by Gray Sergeant
Hong Kong has always had a global reputation but after a year of banning foreign scholars and activists, while disqualifying and locking up pro-democracy legislators and leaders, its image across the world is souring.
Once a beacon of global capitalism and a booming Asian Tiger throughout the latter half of the 20th century, Hong Kong gained a reputation as a global city. Both open and connected. Somewhere where East met West. Far from just another Chinese city.
In fact, it was separation from the mainland which meant that Hong Kong citizens could thrive while the Chinese Communist Party (CCP) spread chaos and brutality throughout the People’s Republic of China (PRC).
For those lucky enough to escape the People’s Republic, Hong Kong offered sanctuary and a place where they could built a future. It was somewhere with a can-do attitude.
While this wealth and opportunity was not available for all in the city, the idea that Hong Kong was a place where anything was possible was firmly cemented in the minds of many across the world.
And of course, many did make their fortune as Hong Kong grew ever more prosperous. Yet the rigid image of the territory as a financial centre obscured the protests and political battles which took place there throughout British rule.
It was not until 2014 when pro-democracy protesters hit the streets that the world woke up and saw Hong Kongers for what they had always been – highly political people. Their battle for democracy and freedom has been a constant – challenging one great power then another.
It is also this long history of rule from outsiders which makes Hong Kong a unique political entity. As well as being a mix between Chinese and Western culture, today it is also a place where a free society meets authoritarianism.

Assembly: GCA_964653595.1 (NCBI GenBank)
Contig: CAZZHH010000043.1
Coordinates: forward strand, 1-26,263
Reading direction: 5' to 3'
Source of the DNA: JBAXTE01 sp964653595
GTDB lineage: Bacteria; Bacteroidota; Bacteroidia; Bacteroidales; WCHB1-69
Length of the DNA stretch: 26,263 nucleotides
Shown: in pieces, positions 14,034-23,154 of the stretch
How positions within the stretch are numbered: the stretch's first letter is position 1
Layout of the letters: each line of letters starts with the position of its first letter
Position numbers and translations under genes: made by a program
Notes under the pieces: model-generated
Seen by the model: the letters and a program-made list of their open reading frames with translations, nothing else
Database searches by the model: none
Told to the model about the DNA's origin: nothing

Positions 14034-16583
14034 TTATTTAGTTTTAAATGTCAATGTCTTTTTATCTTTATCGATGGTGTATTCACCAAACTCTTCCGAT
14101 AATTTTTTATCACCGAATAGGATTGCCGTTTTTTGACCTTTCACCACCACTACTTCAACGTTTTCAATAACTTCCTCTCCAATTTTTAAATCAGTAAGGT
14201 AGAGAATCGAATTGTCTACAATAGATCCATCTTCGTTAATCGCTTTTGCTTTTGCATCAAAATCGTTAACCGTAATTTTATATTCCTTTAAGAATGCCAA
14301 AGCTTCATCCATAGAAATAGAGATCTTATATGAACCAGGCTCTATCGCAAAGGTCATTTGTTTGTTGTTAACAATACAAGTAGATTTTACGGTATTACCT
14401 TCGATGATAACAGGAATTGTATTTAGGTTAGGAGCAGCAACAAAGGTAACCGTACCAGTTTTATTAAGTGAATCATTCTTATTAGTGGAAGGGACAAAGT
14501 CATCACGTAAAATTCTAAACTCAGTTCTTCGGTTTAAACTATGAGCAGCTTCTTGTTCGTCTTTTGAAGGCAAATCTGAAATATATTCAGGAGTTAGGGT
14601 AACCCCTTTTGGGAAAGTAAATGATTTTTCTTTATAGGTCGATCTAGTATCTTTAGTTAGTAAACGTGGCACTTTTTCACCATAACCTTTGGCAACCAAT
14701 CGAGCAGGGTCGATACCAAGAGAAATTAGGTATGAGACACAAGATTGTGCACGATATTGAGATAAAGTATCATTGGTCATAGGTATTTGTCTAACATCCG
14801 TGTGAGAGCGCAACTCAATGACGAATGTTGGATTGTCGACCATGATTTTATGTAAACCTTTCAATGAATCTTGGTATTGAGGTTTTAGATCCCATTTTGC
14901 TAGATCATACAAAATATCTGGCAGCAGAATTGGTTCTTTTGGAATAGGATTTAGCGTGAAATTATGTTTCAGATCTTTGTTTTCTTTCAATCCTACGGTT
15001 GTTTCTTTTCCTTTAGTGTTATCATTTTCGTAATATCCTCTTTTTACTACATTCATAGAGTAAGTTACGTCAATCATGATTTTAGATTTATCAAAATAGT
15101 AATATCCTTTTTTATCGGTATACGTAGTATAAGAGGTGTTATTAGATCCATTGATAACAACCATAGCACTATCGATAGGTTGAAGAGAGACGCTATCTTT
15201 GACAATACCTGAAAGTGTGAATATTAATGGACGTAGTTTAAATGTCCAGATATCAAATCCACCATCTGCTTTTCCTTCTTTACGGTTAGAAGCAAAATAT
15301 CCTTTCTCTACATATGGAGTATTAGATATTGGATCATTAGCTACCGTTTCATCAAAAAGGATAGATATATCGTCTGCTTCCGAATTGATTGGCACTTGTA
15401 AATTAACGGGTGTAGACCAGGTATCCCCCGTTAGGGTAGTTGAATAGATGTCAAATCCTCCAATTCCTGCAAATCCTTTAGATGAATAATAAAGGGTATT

Hong Kong, and the struggles that take place on its streets today, may offer an early glimpse of Beijing’s clash with the liberal world order in the years to come.
Such insights may be invaluable with the PRC appearing less and less liberal while Hong Kongers are just managing to hold onto their precious rights.
The future of democracy in China and Hong Kong were put in the global spotlight during the Umbrella Movement 2014. Many could not believe the courage of those resisting police brutality and tear gas. Nor could they help but admire the young people who peacefully took to the streets to demand genuine democracy.
Yet even this positivity has been short-lived as outsiders look in at the situation in Hong Kong since. The movement to change Hong Kong’s rigged political system and achieve Hong Kong’s right to elect their own Chief Executive has failed.
Yet it is Beijing’s bullying and meddling which has really changed the face of Hong Kong around the world. Promise and hope in 2014 has been replaced by fear and repression.
Recently the former Leader of the British Liberal Democrats, Lord Ashdown, returned from Hong Kong and described it as a city “losing its self-confidence”. At the launch of Hong Kong Watch, a new human rights organisation based in London, he told the audience:
“The thing which seems to have sent an electric shock of worry through Hong Kong was the 19th Party Congress. What we saw there wasn’t a new China emerging but many of us believe an old China. A China which we have seen before.”